National Geographic : 1913 Feb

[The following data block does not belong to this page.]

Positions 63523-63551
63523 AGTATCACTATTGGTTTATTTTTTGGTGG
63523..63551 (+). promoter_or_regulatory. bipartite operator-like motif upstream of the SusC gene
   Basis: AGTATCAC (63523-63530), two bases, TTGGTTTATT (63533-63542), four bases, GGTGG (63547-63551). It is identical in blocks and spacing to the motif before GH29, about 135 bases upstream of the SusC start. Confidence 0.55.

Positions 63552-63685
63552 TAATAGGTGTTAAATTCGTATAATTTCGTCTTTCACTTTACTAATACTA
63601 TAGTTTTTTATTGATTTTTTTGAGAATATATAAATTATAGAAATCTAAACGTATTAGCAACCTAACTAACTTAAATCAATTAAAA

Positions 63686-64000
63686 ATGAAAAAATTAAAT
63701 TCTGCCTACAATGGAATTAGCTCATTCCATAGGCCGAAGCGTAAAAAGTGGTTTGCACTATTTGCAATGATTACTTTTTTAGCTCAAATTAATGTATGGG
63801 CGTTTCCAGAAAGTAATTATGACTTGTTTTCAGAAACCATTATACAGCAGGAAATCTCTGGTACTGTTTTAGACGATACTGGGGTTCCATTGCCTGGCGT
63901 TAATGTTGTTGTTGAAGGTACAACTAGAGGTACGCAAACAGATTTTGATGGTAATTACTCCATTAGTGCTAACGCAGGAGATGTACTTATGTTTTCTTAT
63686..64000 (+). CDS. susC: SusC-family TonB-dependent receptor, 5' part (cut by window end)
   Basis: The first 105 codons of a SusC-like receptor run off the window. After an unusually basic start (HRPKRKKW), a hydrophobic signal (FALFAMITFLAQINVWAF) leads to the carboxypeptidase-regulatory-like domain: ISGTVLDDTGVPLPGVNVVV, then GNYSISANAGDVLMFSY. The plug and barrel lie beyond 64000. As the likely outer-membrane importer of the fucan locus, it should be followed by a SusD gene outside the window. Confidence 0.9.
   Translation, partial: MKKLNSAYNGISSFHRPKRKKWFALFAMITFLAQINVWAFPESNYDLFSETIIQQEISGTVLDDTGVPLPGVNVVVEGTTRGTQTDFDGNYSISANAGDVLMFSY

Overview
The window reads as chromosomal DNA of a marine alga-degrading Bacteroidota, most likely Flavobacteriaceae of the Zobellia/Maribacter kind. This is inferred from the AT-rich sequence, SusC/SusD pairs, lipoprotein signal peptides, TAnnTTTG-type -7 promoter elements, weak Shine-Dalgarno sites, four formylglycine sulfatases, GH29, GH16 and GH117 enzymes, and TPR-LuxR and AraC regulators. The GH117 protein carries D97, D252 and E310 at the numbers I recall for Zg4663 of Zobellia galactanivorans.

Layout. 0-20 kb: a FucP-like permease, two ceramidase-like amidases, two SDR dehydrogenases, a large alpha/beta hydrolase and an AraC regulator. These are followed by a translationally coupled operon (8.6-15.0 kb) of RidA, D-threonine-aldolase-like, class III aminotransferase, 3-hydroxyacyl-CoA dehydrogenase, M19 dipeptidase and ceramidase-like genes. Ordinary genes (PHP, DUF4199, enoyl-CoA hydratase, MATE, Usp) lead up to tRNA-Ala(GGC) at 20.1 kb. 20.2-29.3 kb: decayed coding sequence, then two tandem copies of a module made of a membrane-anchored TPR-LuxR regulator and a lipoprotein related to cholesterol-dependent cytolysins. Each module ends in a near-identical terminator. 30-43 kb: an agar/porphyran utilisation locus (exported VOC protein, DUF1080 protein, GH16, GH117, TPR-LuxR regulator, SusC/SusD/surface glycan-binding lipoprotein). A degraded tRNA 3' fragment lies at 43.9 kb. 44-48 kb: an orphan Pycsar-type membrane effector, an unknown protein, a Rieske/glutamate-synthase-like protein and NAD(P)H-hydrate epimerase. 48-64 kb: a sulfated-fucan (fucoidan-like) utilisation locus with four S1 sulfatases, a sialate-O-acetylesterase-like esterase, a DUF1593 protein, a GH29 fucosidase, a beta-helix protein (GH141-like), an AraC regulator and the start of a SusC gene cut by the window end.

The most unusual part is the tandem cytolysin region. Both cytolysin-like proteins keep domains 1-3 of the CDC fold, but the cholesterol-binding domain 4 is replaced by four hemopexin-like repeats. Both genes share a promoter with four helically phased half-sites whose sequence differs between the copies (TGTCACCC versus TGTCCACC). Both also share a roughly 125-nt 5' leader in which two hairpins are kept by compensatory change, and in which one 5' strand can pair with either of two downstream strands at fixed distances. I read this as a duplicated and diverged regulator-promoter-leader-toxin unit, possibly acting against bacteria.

Photo by George C. Martin BLUEBELLS AND MOSS AMONG THE ASHES: MIDDLE BAY, SEPTEMBER 12, 1912 toward easterly, so that Mount Wilson lay decidedly too far to the south for the most favorable communication. HOW THE SUN'S HEAT IS MEASURED Before taking up the question of the reasonableness of the hypothesis that the dust from Mount Katmai was distributed all over the higher atmosphere and re mained there for months in suspension, we may consider for a moment the exact effects which were observed with our apparatus and the nature of the appa ratus with which these effects were ob served. In the first place we have the pyrheli ometer, an instrument for measuring the heating effect of the sun at the earth's surface. In the second place we have the spectro-bolometer, that wonderful de vice of Langley for observing the exces sively minute heating effects of the rays of the solar spectrum. Imagine that you have before you a very intense solar spectrum, and that it is still early morn ing, with the sun perhaps an hour and a half high. If you had a thin, delicate blackened thermometer, you could carry it along in the spectrum from the extreme ultra violet to far beyond the red, and detect varying degrees of temperature rise, pro portional to the heat produced by each spectral ray. It would make no differ ence whether these lay between the violet and the red and were visible to the eye, or were the short wave-length photo graphic rays beyond the visible end of the violet spectrum, or the long wave length rays lying beyond the visible end of the red. All would produce their just and proportional heating effects upon this delicate thermometer. At each of the Fraunhofer absorption lines the ther mometer would fall slightly. The "A" band of oxygen would pro duce a comparatively great decrease of temperature, and beyond the red there would be still more prominently the great bands, due to the water vapor in the earth's atmosphere. Suppose now that several hours later you repeated the experiment. You would find that, excepting in these great water vapor bands, practically every part of the spectrum was hotter than before, and that the change had been greatest in the violet end. Knowing the altitude of the sun above the horizon at each time of observation, you could compute the thick ness of the layer of air traversed by the solar beam.